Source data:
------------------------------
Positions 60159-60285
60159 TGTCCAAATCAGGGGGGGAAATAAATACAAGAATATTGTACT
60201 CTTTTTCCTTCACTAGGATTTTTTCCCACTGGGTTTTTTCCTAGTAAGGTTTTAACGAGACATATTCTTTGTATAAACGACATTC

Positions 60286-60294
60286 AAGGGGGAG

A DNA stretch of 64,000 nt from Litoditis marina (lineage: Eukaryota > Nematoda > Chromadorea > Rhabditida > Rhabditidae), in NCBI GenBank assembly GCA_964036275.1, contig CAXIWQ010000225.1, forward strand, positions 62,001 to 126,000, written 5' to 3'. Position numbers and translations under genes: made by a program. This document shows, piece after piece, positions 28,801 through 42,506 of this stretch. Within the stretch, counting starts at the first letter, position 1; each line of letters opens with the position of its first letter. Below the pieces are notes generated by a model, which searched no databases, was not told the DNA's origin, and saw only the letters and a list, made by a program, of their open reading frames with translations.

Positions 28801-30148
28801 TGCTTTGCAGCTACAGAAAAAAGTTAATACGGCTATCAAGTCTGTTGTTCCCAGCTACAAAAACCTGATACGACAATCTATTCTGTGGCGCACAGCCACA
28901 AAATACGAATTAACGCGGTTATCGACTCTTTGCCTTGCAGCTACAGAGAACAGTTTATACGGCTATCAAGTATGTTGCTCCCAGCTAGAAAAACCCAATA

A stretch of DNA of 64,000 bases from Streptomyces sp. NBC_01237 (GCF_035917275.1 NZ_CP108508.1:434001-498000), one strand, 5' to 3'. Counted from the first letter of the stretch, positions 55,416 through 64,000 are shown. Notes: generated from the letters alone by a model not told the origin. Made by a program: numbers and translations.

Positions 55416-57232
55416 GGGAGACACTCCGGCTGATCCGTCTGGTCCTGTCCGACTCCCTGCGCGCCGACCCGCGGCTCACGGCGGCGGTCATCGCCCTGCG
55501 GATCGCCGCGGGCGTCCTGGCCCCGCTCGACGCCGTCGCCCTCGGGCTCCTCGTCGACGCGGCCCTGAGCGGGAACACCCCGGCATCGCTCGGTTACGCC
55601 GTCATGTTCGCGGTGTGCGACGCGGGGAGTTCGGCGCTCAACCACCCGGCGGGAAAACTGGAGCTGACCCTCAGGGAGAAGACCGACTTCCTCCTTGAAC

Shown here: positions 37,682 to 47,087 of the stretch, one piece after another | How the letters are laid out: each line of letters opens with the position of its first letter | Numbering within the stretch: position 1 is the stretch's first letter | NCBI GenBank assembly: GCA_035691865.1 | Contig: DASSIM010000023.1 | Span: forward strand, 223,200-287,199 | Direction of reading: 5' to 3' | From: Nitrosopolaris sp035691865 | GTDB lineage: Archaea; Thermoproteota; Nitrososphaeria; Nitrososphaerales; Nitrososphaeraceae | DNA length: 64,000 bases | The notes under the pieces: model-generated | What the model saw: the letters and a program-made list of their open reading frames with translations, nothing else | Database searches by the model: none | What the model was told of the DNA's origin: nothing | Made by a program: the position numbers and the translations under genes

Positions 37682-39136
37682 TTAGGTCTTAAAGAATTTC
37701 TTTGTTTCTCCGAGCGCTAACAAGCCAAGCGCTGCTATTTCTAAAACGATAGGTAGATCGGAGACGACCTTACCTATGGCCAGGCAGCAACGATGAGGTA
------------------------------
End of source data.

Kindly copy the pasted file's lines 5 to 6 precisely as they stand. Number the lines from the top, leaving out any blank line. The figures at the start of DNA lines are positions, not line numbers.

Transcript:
60286 AAGGGGGAG

A DNA stretch of 64,000 nt from Litoditis marina (lineage: Eukaryota > Nematoda > Chromadorea > Rhabditida > Rhabditidae), in NCBI GenBank assembly GCA_964036275.1, contig CAXIWQ010000225.1, forward strand, positions 62,001 to 126,000, written 5' to 3'. Position numbers and translations under genes: made by a program. This document shows, piece after piece, positions 28,801 through 42,506 of this stretch. Within the stretch, counting starts at the first letter, position 1; each line of letters opens with the position of its first letter. Below the pieces are notes generated by a model, which searched no databases, was not told the DNA's origin, and saw only the letters and a list, made by a program, of their open reading frames with translations.